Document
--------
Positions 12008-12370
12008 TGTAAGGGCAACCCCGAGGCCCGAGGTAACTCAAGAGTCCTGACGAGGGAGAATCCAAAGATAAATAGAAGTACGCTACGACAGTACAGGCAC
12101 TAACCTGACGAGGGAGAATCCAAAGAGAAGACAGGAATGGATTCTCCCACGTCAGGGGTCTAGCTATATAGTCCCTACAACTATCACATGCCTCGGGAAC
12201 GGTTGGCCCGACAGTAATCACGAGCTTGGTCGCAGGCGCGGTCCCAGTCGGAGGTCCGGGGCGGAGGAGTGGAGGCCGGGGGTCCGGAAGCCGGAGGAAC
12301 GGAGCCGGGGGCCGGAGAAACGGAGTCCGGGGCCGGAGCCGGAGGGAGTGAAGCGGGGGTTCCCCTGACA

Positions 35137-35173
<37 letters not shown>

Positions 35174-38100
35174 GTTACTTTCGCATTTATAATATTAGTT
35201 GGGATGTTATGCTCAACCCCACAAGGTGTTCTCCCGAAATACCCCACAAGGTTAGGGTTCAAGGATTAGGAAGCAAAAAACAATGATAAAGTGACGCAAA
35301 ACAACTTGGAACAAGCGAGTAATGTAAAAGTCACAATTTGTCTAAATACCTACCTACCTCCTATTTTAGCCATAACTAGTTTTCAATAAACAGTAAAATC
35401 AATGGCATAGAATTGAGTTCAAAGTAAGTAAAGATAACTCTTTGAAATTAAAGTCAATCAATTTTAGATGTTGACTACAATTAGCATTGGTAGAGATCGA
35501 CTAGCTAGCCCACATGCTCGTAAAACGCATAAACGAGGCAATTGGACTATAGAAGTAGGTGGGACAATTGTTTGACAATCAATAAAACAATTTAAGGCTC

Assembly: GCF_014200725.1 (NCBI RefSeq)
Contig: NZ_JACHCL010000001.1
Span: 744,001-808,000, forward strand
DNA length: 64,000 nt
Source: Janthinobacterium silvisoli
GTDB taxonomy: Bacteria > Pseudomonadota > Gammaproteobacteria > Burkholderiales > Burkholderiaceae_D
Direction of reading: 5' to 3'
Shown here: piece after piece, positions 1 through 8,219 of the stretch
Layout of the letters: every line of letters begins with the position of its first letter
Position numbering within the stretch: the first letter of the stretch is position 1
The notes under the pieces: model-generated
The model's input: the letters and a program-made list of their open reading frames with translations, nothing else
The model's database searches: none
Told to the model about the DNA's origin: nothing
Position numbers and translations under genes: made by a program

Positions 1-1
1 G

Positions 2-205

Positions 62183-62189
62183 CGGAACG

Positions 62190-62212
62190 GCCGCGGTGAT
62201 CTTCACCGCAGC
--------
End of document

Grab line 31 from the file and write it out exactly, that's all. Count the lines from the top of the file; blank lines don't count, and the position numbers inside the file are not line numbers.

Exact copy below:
Positions 2-205